All of this, Priebus and others said, is in an effort to turn into a year-round organization with a sustainable presence in crucial states.
After President Barack Obama beat Republican nominee Mitt Romney on the way to winning reelection in 2012, many in the party felt changes needed to be made.
As the GOP report touts on one of its first pages, it had "lost the popular vote in five of the last six presidential elections" and Obama just won the Hispanic vote by a whopping 44%, African Americans by over 80% and Asians by 47%.
In response to these losses, according to Jennifer Korn, the RNC's deputy political director and the head of demographic specific outreach, the party has put minority engagement staff in sixteen states.
The RNC is especially proud of that - pointing out that 78% of the RNC's political staff is outside of Washington, D.C., -- but not fully satisfied. If they had their way, the RNC would have this demographic specific staff in all 50 states.
And Korn believes this plan has already been a success, pointing to the fact that Gov. Chris Christie of New Jersey won 50% of the Hispanic vote on the way to his reelection in 2013.
Korn, who came to the RNC after running similar outreach programs in the George W. Bush White House, said the results were particularly stark in heavily Hispanic Passaic County, New Jersey, a county Christie turned red in 2013.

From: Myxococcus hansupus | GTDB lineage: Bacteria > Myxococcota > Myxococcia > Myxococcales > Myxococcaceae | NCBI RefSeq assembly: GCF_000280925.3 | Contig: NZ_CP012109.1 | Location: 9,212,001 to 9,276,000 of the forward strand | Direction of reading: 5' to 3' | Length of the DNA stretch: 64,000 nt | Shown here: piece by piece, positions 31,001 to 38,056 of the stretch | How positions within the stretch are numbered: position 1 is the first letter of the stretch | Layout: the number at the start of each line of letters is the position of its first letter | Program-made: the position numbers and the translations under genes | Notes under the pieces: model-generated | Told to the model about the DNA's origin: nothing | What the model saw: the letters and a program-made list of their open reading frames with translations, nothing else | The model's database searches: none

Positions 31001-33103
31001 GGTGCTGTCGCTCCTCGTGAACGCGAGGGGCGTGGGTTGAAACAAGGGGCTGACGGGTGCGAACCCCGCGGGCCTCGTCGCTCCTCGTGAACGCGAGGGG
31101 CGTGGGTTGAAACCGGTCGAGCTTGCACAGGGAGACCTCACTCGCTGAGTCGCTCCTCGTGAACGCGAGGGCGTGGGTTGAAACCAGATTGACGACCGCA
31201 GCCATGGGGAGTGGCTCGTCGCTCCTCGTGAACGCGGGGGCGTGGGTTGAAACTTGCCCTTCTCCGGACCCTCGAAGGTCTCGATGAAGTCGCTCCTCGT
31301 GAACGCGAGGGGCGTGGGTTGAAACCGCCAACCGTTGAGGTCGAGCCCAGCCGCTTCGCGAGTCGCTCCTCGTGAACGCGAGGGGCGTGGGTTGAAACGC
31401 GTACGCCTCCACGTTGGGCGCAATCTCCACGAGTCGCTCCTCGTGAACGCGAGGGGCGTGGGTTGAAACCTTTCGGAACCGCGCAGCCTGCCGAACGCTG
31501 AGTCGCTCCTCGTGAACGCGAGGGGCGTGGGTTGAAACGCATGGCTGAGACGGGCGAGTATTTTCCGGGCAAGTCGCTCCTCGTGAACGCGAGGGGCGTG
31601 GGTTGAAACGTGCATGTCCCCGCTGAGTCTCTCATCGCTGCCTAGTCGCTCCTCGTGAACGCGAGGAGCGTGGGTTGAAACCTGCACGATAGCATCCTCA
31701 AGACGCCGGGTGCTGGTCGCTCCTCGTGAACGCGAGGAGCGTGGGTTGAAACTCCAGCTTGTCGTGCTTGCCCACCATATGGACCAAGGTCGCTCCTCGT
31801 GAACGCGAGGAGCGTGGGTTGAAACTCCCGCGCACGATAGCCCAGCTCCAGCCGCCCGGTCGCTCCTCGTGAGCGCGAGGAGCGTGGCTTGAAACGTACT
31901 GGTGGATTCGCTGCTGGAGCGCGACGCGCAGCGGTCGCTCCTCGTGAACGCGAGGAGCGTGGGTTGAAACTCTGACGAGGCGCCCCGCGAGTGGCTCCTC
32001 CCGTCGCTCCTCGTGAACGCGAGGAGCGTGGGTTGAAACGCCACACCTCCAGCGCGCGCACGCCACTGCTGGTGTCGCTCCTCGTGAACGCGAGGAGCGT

"This is a permanent, year round effort," Korn said. "We will be in these communities to not only ask for their vote, but to build relationships and listen to their concerns."
But not all recommendations outlined in the report have been followed. On the top of that list: the report's suggestion that Republicans should "embrace and champion comprehensive immigration reform."
"If we do not, our party's appeal will continue to shrink to its core constituencies only," wrote the five Republican authors of the report, which also stated that the RNC believes "comprehensive immigration reform" is "consistent" with Republican policies to "promote job growth and opportunity for all."